Recently I’ve been working on using Seccomp filters as part of hardening a Linux binary. The goal of Seccomp in my use-case was to reduce the kernel attack surface by reducing the exposure of the system calls available to the running process.
Principle of Least Privilege
You see, even if you follow most Linux security containerization features available at hand, a security bug in the kernel could render most of those features ineffective depending upon the kind of bug. This is where
seccomp(2) shines, as it provides a mechanism for the process to drop unnecessary system calls before running untrusted code or dealing with user input.
This massively reduces the probability of these exploits, since those system calls required for the exploit(directly or indirectly) would need to be allowed by seccomp for a successful escalation of privilege.
The Sweet Spot for Seccomping
As with most instances of the principle of least privilege, you want to drop privileges at the sweet spot where most of your privileged actions are already carried out. In the case of seccomp, this is ideally the spot where all your privileged system calls have already been executed.
Want to make a network connection? Sure, create a
connect(2) call and hold on to those precious file descriptors, for you nor an untrusted code would be able to make the
connect(2) call again. There are some trade-offs to this. It is not easy to refactor the code for seccomp if these connection calls are spread across the lifetime of the process.
Programs that are written with the goal of seccomping in mind would make life much easier for the person hardening this program.
In our case, say you can’t seccomp this
connect(2) call and the only way to get this program working as intended is to allow this system call through the system call filter. What else can we do here?
Filter by inspecting arguments
So seccomp-bpf allows you to filter system calls and inspect them based on arguments. Good. And not so good at the same time. They won’t work for pointer-based arguments. This means you cannot filter the
addr argument to
connect(2), which makes your filter useless.
I mean, take a look at the signature for the
int connect(int sockfd, const struct sockaddr *addr, socklen_t addrlen);
The second argument (addr) is a pointer, seccomp-bpf is useless here since it doesn’t validate the data pointed to by that pointer. I wish seccomp-bpf had this feature since it would help us write better, more hardened filters. Let us call this feature, “deep argument inspection in seccomp filters.”
Why don’t they inspect pointers?
Am fairly new to Linux’s security promises and it wasn’t obvious to me why would they discard such a valuable feature. It turns out there is a good reason for this.
You see, the Seccomp filter only has control over the system call just before its executed by the kernel. In the case of a deep argument inspection with pointers, the kernel would access the pointer at least two times. For connect(2), the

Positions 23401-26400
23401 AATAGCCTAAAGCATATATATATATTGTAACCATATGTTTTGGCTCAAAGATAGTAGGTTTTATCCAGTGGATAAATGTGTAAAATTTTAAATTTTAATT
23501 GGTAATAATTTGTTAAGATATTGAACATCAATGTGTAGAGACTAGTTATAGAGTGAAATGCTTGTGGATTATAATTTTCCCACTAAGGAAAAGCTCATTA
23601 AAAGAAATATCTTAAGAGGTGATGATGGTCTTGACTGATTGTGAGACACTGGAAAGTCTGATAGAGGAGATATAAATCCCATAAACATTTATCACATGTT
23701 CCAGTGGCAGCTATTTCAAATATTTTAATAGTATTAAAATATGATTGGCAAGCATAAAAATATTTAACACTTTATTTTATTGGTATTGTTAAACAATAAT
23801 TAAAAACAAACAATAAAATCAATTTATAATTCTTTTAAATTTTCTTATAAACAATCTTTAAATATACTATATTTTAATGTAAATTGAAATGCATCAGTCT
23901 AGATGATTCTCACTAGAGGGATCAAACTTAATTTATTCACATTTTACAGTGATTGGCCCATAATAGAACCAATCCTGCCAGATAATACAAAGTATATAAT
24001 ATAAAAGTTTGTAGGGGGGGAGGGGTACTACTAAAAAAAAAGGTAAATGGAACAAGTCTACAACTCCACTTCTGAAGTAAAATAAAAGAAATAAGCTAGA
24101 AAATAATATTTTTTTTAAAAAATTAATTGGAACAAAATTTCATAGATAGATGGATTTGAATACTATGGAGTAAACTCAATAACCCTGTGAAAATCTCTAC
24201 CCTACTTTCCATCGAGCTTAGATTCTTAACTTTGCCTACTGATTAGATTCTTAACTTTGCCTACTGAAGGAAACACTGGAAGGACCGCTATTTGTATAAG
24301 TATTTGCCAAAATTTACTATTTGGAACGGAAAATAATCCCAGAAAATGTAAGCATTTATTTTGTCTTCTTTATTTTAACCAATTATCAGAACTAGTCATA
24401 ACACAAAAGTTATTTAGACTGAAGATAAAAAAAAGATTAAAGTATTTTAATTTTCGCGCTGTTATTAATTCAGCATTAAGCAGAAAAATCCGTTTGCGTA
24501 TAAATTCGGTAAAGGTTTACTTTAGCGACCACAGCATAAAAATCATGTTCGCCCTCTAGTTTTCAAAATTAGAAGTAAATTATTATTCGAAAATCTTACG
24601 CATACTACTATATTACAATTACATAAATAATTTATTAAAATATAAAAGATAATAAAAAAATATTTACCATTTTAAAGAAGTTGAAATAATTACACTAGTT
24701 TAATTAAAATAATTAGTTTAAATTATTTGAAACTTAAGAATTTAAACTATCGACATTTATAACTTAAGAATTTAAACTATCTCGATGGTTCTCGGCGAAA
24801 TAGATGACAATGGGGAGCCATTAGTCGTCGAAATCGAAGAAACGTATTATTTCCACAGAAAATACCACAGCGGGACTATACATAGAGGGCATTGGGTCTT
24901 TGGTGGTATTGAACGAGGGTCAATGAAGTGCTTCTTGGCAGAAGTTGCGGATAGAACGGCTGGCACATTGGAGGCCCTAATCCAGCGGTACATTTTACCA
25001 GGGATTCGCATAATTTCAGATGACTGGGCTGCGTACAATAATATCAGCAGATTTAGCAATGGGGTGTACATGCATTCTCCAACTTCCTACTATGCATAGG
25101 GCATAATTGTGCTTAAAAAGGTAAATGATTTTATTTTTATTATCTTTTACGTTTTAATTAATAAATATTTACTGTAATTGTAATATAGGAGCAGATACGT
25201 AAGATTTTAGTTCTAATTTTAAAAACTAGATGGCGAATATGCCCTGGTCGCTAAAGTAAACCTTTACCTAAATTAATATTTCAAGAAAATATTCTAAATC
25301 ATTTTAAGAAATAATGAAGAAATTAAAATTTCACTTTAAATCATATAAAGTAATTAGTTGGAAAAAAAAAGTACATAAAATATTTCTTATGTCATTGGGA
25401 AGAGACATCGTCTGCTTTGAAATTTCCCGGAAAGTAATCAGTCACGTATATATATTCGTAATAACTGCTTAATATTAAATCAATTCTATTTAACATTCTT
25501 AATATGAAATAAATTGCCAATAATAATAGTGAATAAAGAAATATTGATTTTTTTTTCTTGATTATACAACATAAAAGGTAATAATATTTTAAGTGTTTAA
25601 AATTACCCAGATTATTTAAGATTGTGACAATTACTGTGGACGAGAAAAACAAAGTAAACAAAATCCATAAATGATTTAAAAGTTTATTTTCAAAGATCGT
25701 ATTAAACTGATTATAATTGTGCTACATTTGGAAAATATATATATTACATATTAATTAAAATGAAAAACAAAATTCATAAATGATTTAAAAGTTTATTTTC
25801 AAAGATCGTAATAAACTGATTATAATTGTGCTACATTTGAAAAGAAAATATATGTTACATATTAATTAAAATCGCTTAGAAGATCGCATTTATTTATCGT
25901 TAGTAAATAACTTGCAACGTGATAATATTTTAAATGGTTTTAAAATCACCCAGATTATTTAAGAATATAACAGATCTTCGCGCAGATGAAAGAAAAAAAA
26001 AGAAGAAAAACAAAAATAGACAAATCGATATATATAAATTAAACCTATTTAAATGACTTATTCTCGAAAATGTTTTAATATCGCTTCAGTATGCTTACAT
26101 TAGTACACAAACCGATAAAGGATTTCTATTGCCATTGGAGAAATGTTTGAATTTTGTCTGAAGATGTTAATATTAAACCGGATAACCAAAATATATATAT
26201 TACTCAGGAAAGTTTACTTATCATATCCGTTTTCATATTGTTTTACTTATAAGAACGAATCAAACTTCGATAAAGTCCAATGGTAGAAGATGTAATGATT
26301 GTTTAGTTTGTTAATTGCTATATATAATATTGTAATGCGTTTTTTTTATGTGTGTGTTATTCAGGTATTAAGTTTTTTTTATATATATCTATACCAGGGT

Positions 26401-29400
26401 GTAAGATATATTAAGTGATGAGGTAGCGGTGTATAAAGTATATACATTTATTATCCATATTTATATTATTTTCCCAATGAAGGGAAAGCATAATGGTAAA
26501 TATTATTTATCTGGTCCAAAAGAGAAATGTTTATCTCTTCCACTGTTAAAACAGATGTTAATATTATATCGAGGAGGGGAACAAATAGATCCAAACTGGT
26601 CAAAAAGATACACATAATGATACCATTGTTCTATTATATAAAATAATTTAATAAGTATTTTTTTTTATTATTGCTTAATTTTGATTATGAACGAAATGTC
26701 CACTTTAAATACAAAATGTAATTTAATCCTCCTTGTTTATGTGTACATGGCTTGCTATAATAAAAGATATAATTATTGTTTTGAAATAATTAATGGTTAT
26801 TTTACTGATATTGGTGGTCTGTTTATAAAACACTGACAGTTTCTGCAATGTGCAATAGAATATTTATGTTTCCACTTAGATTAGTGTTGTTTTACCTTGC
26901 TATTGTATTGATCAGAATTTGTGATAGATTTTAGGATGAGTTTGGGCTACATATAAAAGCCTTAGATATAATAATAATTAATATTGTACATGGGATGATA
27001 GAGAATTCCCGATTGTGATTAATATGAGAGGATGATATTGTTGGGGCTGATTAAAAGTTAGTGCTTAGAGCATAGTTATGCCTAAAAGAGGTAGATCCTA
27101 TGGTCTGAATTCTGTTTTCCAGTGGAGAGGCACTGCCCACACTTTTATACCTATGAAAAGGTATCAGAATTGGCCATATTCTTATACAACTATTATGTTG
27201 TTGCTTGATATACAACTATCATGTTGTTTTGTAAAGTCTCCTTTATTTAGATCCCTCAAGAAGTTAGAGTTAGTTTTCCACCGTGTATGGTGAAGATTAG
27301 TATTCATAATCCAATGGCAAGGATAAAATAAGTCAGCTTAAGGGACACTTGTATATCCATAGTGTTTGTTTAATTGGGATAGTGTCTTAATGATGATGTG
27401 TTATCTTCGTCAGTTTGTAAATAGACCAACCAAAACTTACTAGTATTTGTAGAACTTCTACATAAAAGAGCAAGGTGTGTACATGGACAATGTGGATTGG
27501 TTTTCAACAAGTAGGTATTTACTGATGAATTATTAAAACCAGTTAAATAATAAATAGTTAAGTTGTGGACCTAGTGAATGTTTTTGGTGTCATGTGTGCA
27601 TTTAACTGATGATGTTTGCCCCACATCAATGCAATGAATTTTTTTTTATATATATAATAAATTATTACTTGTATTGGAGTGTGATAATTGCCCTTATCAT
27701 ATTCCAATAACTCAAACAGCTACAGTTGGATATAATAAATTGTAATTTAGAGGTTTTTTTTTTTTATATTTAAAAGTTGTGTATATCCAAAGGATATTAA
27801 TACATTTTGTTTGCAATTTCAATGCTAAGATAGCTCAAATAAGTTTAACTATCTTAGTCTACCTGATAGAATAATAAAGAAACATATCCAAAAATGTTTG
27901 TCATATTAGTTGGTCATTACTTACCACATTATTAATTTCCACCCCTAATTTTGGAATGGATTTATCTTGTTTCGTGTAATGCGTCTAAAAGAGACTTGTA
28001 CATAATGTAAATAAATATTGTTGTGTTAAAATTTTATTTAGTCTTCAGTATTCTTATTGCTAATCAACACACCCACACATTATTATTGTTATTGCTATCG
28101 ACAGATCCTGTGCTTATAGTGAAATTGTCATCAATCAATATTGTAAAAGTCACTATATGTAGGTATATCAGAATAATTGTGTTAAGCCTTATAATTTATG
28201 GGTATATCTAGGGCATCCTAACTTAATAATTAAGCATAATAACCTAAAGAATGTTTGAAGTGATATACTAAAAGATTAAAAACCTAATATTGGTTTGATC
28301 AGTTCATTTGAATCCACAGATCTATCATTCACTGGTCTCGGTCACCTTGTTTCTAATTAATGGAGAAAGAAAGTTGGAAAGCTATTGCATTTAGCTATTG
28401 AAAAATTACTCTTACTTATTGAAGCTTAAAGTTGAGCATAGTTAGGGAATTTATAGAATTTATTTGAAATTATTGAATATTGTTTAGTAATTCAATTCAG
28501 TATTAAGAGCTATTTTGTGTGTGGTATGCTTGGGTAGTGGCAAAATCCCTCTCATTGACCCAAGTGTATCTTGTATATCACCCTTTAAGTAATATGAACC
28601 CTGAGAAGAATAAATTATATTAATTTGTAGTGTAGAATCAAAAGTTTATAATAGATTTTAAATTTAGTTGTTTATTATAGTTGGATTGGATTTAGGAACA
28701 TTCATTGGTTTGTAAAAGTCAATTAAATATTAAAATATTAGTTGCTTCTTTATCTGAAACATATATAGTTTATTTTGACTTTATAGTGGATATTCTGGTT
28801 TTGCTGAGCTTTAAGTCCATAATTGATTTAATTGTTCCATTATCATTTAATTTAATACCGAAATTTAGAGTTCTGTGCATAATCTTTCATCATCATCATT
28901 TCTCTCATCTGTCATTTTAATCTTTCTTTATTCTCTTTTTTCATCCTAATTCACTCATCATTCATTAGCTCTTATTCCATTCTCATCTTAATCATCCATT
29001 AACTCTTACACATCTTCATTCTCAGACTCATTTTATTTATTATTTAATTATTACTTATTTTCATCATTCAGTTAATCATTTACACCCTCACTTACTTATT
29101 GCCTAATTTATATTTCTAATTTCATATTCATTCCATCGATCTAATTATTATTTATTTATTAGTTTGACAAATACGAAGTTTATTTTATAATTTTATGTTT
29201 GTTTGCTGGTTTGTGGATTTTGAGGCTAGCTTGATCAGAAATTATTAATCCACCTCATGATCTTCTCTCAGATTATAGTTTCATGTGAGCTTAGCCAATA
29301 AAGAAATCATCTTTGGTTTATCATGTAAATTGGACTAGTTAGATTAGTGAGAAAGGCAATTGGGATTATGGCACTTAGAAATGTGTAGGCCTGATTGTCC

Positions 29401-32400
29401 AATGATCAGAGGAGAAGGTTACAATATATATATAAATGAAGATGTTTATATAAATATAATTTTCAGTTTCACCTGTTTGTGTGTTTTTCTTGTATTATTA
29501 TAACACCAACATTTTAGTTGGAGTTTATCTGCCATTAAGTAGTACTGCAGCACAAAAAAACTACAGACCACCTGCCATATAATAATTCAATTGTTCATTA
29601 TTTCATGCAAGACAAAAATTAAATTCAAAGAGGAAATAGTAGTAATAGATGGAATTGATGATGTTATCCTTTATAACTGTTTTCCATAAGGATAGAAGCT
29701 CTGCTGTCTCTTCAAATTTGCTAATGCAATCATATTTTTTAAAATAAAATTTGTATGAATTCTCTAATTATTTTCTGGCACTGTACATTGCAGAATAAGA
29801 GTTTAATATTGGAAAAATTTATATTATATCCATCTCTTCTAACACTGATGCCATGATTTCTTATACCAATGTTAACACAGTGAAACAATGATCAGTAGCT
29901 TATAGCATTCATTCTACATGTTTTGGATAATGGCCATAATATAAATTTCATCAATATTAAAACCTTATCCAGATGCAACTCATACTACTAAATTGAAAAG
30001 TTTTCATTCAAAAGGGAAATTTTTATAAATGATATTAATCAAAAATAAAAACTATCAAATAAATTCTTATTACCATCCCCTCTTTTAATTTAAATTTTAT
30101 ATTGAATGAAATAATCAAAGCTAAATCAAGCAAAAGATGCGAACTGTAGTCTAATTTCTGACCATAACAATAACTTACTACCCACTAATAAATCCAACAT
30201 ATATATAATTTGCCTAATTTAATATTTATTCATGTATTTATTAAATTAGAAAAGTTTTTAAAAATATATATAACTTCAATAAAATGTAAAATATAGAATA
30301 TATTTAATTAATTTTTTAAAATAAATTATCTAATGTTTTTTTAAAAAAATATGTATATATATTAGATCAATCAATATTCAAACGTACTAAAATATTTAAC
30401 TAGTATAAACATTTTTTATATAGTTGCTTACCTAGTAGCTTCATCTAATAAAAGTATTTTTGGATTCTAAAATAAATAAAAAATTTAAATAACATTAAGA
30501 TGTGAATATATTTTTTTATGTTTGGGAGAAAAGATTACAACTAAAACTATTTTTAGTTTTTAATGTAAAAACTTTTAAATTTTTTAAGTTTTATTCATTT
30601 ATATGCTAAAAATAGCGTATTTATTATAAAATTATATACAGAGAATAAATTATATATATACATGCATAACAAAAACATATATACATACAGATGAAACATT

addr argument would be read by the seccomp filter for inspection and later read again by the underlying system call when it is used.
This cries out loud for a TOCTOU(time-of-check-time-of-use) bug. The malicious process could trigger a race condition, where the data in memory could be an innocuous one when the seccomp inspection happens and some malicious data when the system call is used.
Avoiding TOCTOU is a Seccomp goal.
This was made clear by the following description from the kernel.org document on Seccomp-BPF
“Additionally, BPF makes it impossible for users of seccomp to fall prey to time-of-check-time-of-use (TOCTOU) attacks that are common in system call interposition frameworks. BPF programs may not dereference pointers which constrains all filters to solely evaluating the system call arguments directly.”
If Seccomp wasn’t designed with this goal in mind, it would be almost futile for security purposes. However, deep argument inspection is a well sought out feature for Seccomp. I was searching the Linux mailing lists for some pointers around this and found this gem below,
> doing deep argument inspection, but it is not an easy thing to get > right. :) Yes, please do not rush such a thing!! It might even be a can of worms not worth opening.
Indeed it is like opening a can of worms and eventually developers trusting a weak security feature for all the essential things. I’m curious if there is a robust way to solve this problem without changing the system call signatures.
I found LandLock which uses Linux Security Module (LSM) to solve this problem and it sounds like an interesting approach.
Generic solutions to this problem seem rather hard to me. However, I would take an implementation that compromises some system call performance for deep argument inspection. Probably one could implement a filter which copies data to kernel-space before calling those functions? Am I asking for more bugs? Don’t know. For now, I’ll just read and think more about this problem.